The trusted source for
healthcare information and
Antibiotics and Hemolytic Uremic Syndrome
Abstract & Commentary
By Dean L. Winslow, MD, FACP, FIDSA, Chief, Division of AIDS Medicine, Santa Clara Valley Medical Center; Clinical Professor, Stanford University, School of Medicine, Section Editor, HIV, is Associate Editor for Infectious Disease Alert.
Synopsis: Gnotobiotic piglets were challenged orally with a Shiga toxin-producing strain of E. coli O157:H7, then on day three left untreated, treated with ciprofloxacin, or treated it with azithromycin. After treatment with ciprofloxacin, infected piglets had diarrhea and severe neurologic symptoms associated with Stx2 and the presence of petechial cerebellar hemorrhage. Azithromycin-treated animals survived and had little or no brain hemorrhage.
Source: Zhang Q, et al. Gnotobiotic piglet infection model for evaluating the safe use of antibiotics against Escherichia coli O157:H7 infection. J Infect Dis. 2009;199:486-493.
In vitro treatment of clinical isolates and isogenic strains of E. coli O157:H7 with ciprofloxacin increased the production of Stx2 (as measured by ELISA) via phage induction but did not increase the production of Stx1. Azithromycin caused no significant increase in toxin production in vitro. Gnotobiotic piglets were orally challenged with a Stx-producing strain of E. coli O157:H7 which had originally been isolated from an outbreak of disease associated with HUS. After treatment with ciprofloxacin, infected piglets had diarrhea and severe fatal neurologic symptoms. At necropsy, characteristic petechial hemorrhages were seen in the cerebellum and were more severe than that seen in control animals. Azithromycintreated piglets survived infection and had little or no brain hemorrhage seen.
Shiga toxin (Stx)-producing E. coli (especially O157:H7) causes bloody diarrhea, and some infections are complicated by hemolytic uremic syndrome (HUS). Case-control studies suggest that administration of antimicrobials to patients with Stx-producing strains of E. coli is a major risk factor for development of HUS.1,2 In the commonly referenced CDC study,1 antimicrobial administration within three days of onset of diarrhea, especially in children < 13 years old, was the strongest risk factor (relative risk 11.5) for development of HUS. In these pediatric patients, 5 of 6 patients who developed HUS who were treated with antimicrobials received trimethoprim/sulfamethoxazole (TMP/SMZ). In the Seattle study,2 antibiotic administration was associated with a relative risk of 14.3 for development of HUS. The specific relative risk associated with TMP/SMZ was 17.7 and was 13.4 for β-lactam antibiotics. In addition to the case-control data implicating antibiotic administration with the development of HUS, some elegant basic science has been done to explain the mechanism for induction of Shiga toxin production by antibiotics in E. coli.3,4 In Shiga toxin-producing strains, it appears that toxin synthesis is regulated through induction of an integrated bacteriophage, which encodes the toxin gene. Phage production is linked to the bacterial SOS response to DNA damage. SOS-inducing antimicrobials, particularly fluoroquinolones, trimethoprim, and furazolidone were shown to induce toxin gene expression, particularly of Stx2.4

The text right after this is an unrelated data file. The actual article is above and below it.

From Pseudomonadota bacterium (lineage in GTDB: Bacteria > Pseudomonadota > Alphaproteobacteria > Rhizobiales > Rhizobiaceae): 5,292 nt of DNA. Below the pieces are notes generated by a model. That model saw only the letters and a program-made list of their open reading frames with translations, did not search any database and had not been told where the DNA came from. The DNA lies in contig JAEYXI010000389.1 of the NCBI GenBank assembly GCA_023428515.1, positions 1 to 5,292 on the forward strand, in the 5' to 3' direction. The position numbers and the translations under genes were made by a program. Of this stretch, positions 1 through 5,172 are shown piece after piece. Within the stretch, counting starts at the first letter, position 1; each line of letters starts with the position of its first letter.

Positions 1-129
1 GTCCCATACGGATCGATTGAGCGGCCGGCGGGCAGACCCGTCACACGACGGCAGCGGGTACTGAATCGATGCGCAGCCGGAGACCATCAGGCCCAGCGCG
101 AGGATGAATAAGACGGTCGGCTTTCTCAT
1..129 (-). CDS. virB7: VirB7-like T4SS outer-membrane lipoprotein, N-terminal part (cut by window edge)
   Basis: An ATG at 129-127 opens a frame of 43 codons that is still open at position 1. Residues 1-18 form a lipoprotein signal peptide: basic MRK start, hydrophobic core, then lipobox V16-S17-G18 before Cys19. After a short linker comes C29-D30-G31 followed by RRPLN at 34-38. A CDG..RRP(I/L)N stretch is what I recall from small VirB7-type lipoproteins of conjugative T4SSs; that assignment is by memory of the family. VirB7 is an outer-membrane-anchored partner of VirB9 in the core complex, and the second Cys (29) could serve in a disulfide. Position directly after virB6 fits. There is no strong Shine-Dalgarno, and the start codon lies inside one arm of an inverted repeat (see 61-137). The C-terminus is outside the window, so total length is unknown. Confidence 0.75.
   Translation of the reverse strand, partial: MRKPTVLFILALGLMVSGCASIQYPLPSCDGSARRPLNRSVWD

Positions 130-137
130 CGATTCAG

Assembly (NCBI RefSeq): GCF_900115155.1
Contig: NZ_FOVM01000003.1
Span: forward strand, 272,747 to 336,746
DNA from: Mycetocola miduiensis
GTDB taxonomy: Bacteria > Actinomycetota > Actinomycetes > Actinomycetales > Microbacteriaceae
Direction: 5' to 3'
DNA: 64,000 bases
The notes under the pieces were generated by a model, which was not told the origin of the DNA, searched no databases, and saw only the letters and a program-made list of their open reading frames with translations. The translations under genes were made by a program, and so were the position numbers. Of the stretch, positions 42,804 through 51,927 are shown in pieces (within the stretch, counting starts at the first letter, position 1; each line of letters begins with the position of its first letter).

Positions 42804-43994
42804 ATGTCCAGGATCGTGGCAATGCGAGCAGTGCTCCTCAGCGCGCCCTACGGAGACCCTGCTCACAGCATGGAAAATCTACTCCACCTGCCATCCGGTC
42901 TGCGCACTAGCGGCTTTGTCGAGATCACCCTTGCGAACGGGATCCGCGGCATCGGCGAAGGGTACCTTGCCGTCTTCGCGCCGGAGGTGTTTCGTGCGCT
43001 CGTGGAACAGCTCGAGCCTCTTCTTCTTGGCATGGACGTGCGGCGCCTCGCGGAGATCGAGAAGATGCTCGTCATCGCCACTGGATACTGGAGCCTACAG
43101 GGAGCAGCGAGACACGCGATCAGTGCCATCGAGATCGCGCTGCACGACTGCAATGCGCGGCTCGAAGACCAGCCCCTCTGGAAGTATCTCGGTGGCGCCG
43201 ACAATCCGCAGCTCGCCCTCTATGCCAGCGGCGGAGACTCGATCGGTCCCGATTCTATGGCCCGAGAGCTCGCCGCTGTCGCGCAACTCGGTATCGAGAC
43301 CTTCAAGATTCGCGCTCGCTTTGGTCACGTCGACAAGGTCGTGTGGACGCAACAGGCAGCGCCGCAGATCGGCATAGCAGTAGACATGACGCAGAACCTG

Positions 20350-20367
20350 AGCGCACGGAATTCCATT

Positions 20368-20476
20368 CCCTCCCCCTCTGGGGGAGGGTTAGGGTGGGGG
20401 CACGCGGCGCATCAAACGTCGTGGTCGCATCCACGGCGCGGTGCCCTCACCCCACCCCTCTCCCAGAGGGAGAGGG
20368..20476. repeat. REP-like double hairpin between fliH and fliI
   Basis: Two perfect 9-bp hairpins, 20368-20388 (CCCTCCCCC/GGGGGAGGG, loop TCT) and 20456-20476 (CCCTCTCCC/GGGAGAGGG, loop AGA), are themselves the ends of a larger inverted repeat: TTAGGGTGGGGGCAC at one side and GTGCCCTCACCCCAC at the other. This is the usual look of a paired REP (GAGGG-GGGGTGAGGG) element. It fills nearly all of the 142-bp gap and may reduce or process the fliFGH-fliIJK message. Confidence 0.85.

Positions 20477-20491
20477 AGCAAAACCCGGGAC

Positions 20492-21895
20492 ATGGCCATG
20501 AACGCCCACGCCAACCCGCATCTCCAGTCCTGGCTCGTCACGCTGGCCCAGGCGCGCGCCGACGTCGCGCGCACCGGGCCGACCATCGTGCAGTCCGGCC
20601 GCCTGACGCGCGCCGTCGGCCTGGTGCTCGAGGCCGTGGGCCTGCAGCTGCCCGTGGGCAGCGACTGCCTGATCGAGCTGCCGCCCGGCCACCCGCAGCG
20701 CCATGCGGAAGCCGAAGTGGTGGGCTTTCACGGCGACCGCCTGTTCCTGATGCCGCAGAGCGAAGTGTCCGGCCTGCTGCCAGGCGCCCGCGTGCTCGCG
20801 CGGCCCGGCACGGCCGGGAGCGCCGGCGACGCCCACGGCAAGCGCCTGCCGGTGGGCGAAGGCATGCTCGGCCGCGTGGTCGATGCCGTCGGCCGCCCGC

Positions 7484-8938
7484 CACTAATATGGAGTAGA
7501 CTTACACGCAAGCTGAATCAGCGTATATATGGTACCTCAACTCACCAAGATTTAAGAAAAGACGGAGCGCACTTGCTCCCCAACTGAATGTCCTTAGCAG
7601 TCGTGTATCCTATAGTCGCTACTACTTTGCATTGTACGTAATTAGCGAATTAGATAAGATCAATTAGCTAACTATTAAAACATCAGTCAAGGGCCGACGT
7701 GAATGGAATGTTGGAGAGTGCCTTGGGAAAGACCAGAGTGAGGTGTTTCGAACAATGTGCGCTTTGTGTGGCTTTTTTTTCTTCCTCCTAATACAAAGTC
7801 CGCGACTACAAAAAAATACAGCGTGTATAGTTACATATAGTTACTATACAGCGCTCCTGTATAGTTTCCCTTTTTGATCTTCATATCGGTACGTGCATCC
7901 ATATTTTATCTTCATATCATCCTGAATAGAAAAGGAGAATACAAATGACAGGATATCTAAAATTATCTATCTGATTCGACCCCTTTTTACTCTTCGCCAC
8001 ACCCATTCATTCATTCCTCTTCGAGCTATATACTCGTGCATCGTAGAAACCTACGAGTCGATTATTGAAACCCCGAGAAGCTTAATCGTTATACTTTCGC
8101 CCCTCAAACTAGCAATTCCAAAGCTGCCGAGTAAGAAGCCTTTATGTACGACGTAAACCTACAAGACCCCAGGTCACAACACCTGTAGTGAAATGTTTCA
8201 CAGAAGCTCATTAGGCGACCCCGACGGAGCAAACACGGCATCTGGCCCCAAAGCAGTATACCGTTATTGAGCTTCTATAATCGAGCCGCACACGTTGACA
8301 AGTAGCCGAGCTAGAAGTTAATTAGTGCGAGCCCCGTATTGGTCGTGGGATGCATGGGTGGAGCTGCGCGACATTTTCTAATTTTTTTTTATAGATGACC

These in vitro and in vivo studies nicely explain the observed clinical association of antibiotic administration with induction of HUS. From a practical perspective, it is still probably prudent to withhold antibiotics in patients of all ages who present with the syndrome of afebrile bloody diarrhea (commonly seen with enterocolitis due to Stx-producing E. coli); but, realistically, many physicians will still treat such patients with antibiotics. Hopefully, the word will get out that if they decide to use antibiotics in such cases, they should choose a macrolide rather than ciprofloxacin, trimethoprim/sulfamethoxazole, or a β-lactam agent since the former appears much less likely to trigger HUS. Another reason to prefer azithromycin to ciprofloxacin for the empiric treatment of presumed bacterial enterocolitis is that the most common cause of febrile bloody diarrhea, Campylobacter, is now commonly resistant to ciprofloxacin.